Japanese destroyer Akigumo

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Akigumo 19 January 1944.jpg
Crew of the destroyer Akigumo in 1944
History
Empire of Japan
Name: Akigumo
Ordered: 4 March 1939
Laid down: 2 July 1940
Launched: 11 April 1941
Commissioned: 27 September 1941
Struck: 10 June 1944
Fate: Sunk in action, 11 April 1944
General characteristics
Class and type: Kagerō-class destroyer
Displacement: 2,490 long tons (2,530 t)
Length:
  • 118.5 m (388 ft 9 in)
  • (119.3 m (391 ft 5 in) if a "Yūgumo" unit)
Beam: 10.8 m (35 ft 5 in)
Draft: 3.8 m (12 ft 6 in)
Speed: 35 knots (40 mph; 65 km/h)
Complement: 240
Armament:
  • 6 × 127 mm (5.0 in)/50 caliber DP guns, very probably reduced to 4 barrels in two twin turrets by 1944
  • 2 twin, by 1943 2 triple and 1 twin, by 1944 4 triple, 1 twin and several single 25 mm AA guns
  • up to 4 × 13 mm AA guns
  • 8 × 610 mm (24 in) torpedo tubes
  • 36 depth charges

Akigumo (秋雲?, "Autumn Clouds") was one of 19 Kagerō-class destroyers built for the Imperial Japanese Navy during the 1930s.

Design and description[edit]

The Kagerō class was an enlarged and improved version of the preceding Asashio class. Their crew numbered 240 officers and enlisted men. The ships measured 118.5 meters (388 ft 9 in) overall, with a beam of 10.8 meters (35 ft 5 in) and a draft of 3.76 meters (12 ft 4 in).[1] They displaced 2,065 metric tons (2,032 long tons) at standard load and 2,529 metric tons (2,489 long tons) at deep load.[2] The ships had two Kampon geared steam turbines, each driving one propeller shaft, using steam provided by three Kampon water-tube boilers. The turbines were rated at a total of 52,000 shaft horsepower (39,000 kW) for a designed speed of 35 knots (65 km/h; 40 mph). The ships had a range of 5,000 nautical miles (9,300 km; 5,800 mi) at a speed of 18 knots (33 km/h; 21 mph).[3]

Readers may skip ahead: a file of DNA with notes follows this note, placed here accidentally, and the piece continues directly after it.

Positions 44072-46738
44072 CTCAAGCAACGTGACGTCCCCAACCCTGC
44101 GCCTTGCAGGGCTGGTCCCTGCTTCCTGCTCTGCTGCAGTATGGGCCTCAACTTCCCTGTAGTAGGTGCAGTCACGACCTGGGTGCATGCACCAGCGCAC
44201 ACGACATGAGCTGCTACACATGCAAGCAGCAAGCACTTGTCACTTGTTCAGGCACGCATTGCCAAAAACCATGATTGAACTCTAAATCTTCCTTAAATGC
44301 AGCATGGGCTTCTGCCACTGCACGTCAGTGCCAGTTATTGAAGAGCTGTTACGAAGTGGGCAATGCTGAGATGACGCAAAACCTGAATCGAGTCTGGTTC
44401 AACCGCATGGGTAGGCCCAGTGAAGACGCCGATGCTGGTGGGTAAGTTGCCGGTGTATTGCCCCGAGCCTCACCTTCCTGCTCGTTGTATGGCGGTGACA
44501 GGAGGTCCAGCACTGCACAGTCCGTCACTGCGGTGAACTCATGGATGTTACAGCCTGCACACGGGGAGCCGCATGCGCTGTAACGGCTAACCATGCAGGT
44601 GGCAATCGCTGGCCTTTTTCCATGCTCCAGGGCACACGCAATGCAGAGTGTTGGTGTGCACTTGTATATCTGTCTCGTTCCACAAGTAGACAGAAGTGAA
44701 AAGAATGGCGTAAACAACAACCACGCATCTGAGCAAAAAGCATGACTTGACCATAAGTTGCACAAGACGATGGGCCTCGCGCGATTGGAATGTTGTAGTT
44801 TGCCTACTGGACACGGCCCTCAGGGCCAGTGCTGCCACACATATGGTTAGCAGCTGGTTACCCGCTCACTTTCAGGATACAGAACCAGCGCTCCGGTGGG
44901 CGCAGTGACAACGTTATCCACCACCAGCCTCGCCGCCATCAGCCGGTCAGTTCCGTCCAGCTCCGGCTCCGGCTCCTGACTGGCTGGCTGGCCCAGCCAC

The main armament of the Kagerō class consisted of six Type 3 127-millimeter (5.0 in) guns in three twin-gun turrets, one superfiring pair aft and one turret forward of the superstructure. They were built with four Type 96 25-millimeter (1.0 in) anti-aircraft guns in two twin-gun mounts, but more of these guns were added over the course of the war. The ships were also armed with eight 610-millimeter (24.0 in) torpedo tubes for the oxygen-fueled Type 93 "Long Lance" torpedo in two quadruple traversing mounts; one reload was carried for each tube.[2] Their anti-submarine weapons comprised 16 depth charges.[3]

Construction and career[edit]

Shortly after the Battle of the Santa Cruz Islands during the early hours of 27 October 1942, Akigumo along with the destroyer Makigumo sank the heavily damaged and abandoned American aircraft carrier USS Hornet. US naval ships had attempted to scuttle Hornet earlier but failed to do so before Japanese naval forces forced the US ships to withdraw.

Akigumo served during the Pacific war in various theatres and by 1943/44 received the typical mid-war radar and AA refits, bringing the light AA outfit finally to four triple and one twin 25 mm mounts, plus some singles, and mounting both the active type 22 and the passive type E-27 radars.

On 11 April 1944, Akigumo was torpedoed and sunk by the submarine USS Redfin 30 miles (48 km) southeast of Zamboanga Peninsula, Philippines (06°43′N 122°23′E / 6.717°N 122.383°E / 6.717; 122.383).

Notes[edit]

  1. ^ Chesneau, p. 194
  2. ^ a b Whitley, pp. 200–01
  3. ^ a b Jentschura, Jung & Mickel, p. 148

References[edit]

  • Chesneau, Roger, ed. (1980). Conway's All the World's Fighting Ships 1922–1946. Greenwich, UK: Conway Maritime Press. ISBN 0-85177-146-7. 
  • Jentschura, Hansgeorg; Jung, Dieter & Mickel, Peter (1977). Warships of the Imperial Japanese Navy, 1869–1945. Annapolis, Maryland: United States Naval Institute. ISBN 0-87021-893-X. 
  • Whitley, M. J. (1988). Destroyers of World War 2. Annapolis, Maryland: Naval Institute Press. ISBN 0-87021-326-1. 

External links[edit]

Coordinates: 06°43′N 122°23′E / 6.717°N 122.383°E / 6.717; 122.383